"I've come to realize that. Milady." Cautious hope flickered in his eyes.
"How did they work it? Burn out selected neurons? Chemical erasure?"
"No . . . they used drugs, but nothing was destroyed. They tell me. The doctors called it suppression-therapy. We just called it hell. Every day we went to hell, till we didn't want to go there anymore." Bothari shifted in his seat, his brow wrinkling. "Trying to remember—to talk about Escobar at all—gives me these headaches. Sounds stupid, doesn't it? Big man like me whining about headaches like some old woman. Certain special parts, memories, they give me these really bad headaches that make red rings around everything I see, and I start vomiting. When I stop trying to think about it, the pain goes away. Simple."
Cordelia swallowed. "I see. I'm sorry. I knew it was bad, but I didn't know it was . . . that bad."
"The worst part is the dreams. I dream of ... it ... and if I wake up too slowly, I remember the dream. I remember too much, all at once, and my head — all I can do is roll over and cry, until I can start thinking about something else. Count Piotr's other armsmen — they think I'm crazy, they think I'm stupid, they don't know what I'm doing in there with them. I don't know what I'm doing in there with them." He rubbed his big hands over his burr-scalp in a harried swipe. "To be a count's sworn Armsman — it's an honor. Only twenty places to fill. They take the best, they take the bloody heroes, the men with medals, the twenty-year men with perfect records. If what I did — at Escobar — was so bad, why did the Admiral make Count Piotr make a place for me? And if I was such a bloody hero, why did they take away my memory of it?" His breath was coming faster, whistling through his long yellow teeth.
"How much pain are you in now? Trying to talk about this?"
"Some. More to come." He stared at her, frowning deeply. "I've got to talk about this. To you. It's driving me...
She took a calming breath, trying to listen with her whole mind, body, and soul. And carefully. So carefully. "Go on."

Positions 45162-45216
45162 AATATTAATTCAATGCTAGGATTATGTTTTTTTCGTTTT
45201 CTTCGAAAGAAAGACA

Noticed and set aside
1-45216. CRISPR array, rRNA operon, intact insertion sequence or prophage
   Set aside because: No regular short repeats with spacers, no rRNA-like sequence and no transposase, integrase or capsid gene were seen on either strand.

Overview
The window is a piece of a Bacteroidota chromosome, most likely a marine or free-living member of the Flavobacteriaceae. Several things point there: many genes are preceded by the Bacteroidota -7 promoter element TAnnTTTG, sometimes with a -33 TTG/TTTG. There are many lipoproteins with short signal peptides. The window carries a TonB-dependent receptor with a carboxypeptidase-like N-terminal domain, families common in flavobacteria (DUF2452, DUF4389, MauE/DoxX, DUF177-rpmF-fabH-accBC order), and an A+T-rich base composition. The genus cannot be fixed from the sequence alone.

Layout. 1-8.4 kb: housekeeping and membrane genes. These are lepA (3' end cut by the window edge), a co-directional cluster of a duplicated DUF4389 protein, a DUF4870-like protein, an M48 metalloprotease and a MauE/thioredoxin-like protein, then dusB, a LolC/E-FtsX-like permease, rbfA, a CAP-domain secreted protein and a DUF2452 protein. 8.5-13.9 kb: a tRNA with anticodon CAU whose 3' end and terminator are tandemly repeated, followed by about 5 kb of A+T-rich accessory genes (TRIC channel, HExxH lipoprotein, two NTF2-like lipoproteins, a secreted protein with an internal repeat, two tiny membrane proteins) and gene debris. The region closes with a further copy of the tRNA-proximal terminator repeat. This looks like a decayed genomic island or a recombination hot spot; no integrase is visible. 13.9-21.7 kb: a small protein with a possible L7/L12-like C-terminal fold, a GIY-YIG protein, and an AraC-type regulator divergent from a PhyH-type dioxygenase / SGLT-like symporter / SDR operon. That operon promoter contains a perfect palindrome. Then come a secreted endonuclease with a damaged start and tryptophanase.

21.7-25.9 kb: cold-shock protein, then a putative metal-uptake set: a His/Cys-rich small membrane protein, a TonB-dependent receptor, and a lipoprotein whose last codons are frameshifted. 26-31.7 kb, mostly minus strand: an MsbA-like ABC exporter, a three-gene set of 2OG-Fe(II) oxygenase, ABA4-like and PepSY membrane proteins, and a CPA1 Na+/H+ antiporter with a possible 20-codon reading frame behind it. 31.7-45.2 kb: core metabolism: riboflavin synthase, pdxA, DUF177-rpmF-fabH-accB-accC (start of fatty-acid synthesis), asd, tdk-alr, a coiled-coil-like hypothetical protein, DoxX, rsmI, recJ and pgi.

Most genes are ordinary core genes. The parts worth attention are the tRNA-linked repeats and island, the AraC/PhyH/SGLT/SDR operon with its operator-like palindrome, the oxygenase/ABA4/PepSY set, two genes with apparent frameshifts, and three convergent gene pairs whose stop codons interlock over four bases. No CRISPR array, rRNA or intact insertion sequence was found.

"I have . . . four pictures . . . in my head, from Escobar. Four pictures, and I cannot explain them. To myself. A few minutes, out of—three months? Four? They all of them bother me, but one bothers me the most. You're in it," he added abruptly, and stared at the ground. Both hands clenched the bench now, white-knuckled.
"I see. Go on."
"One—the least-bad one—it was an argument. Prince Serg was there, and Admiral Vorrutyer, Lord Vorkosigan, and Admiral Rulf Vorhalas. And I was there. Except I didn't have any clothes on."
"Are you sure this isn't a dream?"
"No. I'm not sure. Admiral Vorrutyer said . . . something very insulting, to Lord Vorkosigan. He had Lord Vorkosigan backed up against the wall. Prince Serg laughed. Then Vorrutyer kissed him, full on the mouth, and Vorhalas tried to knock Vorrutyer's head off, but Lord Vorkosigan wouldn't let him. And I don't remember after that."
"Um . . . yeah," said Cordelia. "I wasn't there for that part, but I know there was some really weird stuff going on in the high command at that point, as Vorrutyer and Serg pushed their limits. So it's probably a true memory. I could ask Aral, if you wish."
"No! No. That one doesn't feel as important, anyway. As the others."
"Tell me about the others, then."
His voice fell to a whisper. "I remember Elena. So pretty. I only have two pictures in my head, of Elena. One, I remember Vorrutyer making me... no, I don't want to talk about that one." He stopped for a full minute, rocking gently, forward and back. "The other . . . we were in my cabin. She and I. She was my wife. . . ." His voice faltered. "She wasn't my wife, was she." It wasn't even a question.
"No. But you know that."
"But I remember believing she was." His hands pressed his forehead, and rubbed his neck, hard and futilely.
"She was a prisoner of war," said Cordelia. "Her beauty drew Vorrutyer's and Serg's attention, and they made a project of tormenting her, for no reason — not for her military intelligence, not even for political terrorism — just for their gratification. She was raped. But you know that, too. On some level."
"Yes," he whispered.
"Taking away her contraceptive implant and allowing— or compelling—you to impregnate her was part of their idea of sadism. The first part. They did not, thank God, live long enough to get to the second part."
His legs had drawn up, his long arms wrapped around them in a tight, tight ball. His breathing was fast and shallow, panting. His face was freezer-bum white, sheened with cold sweat.
"Do I have red rings around me now?" Cordelia asked curiously.
"It's all ... land of pink." "And the last picture?"